We believe that over time, more Sirius XM subscribers will sign up for this service as it will provide them flexibility and convenience and expand their listening experience to multiple devices. To strengthen its Internet offerings, Sirius XM launched an on-demand service in 2012 that allows its Internet subscribers to choose their favorite episodes from a catalog of more than 300 shows and over 3,000 hours of listening content on smartphones and online.
Competition and Promotional Pricing Can Create Negative Pressure
Sirius XM is going to face more competition in the future from players such as Pandora, Clear Channel Radio, Spotify, and potentially Apple (NASDAQ:AAPL) and Microsoft (NASDAQ:MSFT). The U.S. radio market earned a little over $17 billion in revenues in 2011, and this figure is expected to grow past $22 billion by 2015. The in-vehicle radio market accounts for roughly half of this, which is why several big players are likely to make efforts to get a share of this market. As competition increases, Sirius XM will find it difficult to grow its subscriber base and could resort to more promotional discounts.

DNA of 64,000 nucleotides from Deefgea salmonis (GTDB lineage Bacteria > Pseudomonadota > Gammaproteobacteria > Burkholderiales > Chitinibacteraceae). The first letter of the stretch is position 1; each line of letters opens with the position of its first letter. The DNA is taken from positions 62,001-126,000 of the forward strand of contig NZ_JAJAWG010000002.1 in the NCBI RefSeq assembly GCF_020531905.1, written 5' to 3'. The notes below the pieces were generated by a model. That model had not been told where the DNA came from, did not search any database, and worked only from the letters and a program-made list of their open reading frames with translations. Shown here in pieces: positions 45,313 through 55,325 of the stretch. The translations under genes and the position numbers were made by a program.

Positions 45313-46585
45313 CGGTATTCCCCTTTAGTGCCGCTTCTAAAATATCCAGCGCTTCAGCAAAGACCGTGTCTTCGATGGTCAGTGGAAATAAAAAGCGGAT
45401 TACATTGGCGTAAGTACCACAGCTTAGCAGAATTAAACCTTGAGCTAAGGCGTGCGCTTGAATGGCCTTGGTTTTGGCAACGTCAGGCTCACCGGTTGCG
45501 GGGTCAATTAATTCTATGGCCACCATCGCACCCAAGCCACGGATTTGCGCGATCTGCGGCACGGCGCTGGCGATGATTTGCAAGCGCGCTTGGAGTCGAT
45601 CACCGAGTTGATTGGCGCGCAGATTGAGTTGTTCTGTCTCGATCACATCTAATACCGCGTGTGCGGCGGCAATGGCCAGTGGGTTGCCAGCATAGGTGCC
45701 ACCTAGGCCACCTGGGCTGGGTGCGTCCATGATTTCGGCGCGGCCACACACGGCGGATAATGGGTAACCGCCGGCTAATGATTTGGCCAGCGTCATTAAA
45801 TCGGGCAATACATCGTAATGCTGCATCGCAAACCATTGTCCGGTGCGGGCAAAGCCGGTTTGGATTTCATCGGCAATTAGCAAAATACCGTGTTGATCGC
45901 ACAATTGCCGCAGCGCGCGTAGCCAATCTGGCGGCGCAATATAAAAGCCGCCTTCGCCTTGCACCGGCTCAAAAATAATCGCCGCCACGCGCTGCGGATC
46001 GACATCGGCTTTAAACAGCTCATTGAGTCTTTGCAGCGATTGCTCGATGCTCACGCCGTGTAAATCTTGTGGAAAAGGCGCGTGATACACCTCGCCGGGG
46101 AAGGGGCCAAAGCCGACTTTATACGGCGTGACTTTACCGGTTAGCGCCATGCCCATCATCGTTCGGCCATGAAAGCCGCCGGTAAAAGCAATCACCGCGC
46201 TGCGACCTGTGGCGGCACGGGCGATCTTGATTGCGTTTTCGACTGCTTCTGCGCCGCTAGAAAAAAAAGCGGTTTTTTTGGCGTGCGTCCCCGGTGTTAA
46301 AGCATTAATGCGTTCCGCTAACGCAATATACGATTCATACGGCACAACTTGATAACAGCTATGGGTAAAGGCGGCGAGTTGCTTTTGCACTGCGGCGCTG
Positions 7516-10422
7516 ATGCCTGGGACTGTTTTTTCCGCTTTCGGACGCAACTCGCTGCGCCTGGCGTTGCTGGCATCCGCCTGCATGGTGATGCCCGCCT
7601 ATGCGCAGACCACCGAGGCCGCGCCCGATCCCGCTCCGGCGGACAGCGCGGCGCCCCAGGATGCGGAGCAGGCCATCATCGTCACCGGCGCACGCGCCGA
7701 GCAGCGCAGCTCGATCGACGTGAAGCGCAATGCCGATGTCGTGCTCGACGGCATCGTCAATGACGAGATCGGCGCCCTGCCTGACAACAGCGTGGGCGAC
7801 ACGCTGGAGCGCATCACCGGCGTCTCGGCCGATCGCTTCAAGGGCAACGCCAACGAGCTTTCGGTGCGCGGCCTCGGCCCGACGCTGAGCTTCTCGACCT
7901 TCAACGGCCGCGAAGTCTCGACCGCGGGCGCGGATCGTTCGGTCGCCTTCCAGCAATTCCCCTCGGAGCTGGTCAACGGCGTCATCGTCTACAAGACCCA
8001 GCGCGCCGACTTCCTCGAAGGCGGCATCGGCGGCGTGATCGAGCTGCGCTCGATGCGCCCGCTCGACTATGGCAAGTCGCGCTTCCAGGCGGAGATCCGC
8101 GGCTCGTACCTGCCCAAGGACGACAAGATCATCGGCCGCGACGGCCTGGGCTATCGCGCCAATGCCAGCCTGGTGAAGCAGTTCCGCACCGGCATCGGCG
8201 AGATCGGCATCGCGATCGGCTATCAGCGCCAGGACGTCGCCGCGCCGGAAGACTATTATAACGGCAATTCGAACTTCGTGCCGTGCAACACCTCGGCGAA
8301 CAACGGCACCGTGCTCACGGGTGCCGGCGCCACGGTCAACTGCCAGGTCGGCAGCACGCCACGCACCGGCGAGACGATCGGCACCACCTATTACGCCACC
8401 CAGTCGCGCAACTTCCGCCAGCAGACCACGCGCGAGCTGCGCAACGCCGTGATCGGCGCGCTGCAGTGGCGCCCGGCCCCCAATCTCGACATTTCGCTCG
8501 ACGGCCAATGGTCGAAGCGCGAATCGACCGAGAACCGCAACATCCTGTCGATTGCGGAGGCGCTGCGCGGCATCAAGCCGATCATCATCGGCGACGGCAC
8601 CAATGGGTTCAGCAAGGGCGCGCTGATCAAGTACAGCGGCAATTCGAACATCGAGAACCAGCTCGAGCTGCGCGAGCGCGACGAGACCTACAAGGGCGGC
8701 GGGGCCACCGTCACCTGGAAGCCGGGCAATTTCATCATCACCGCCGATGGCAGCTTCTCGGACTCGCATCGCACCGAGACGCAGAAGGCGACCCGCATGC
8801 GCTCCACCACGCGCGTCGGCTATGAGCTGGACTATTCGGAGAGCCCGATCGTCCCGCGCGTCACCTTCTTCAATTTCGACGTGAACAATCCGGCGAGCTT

Pandora is increasingly pushing into the automotive segment. In January 2013, it partnered with the Chrysler group, expanding its radio service to 85 vehicle models. Similarly, Apple is expected to launch its radio service somewhere in 2013 and is likely to push for integration in cars. The advantage that Apple has is that the integration of iOS in cars will have multiple benefits including navigation, on-demand music, Apple's radio service, connectivity to other Internet apps and synching music from Apple devices. Therefore, the company has a strong marketing point and could threaten Sirius XM's dominance.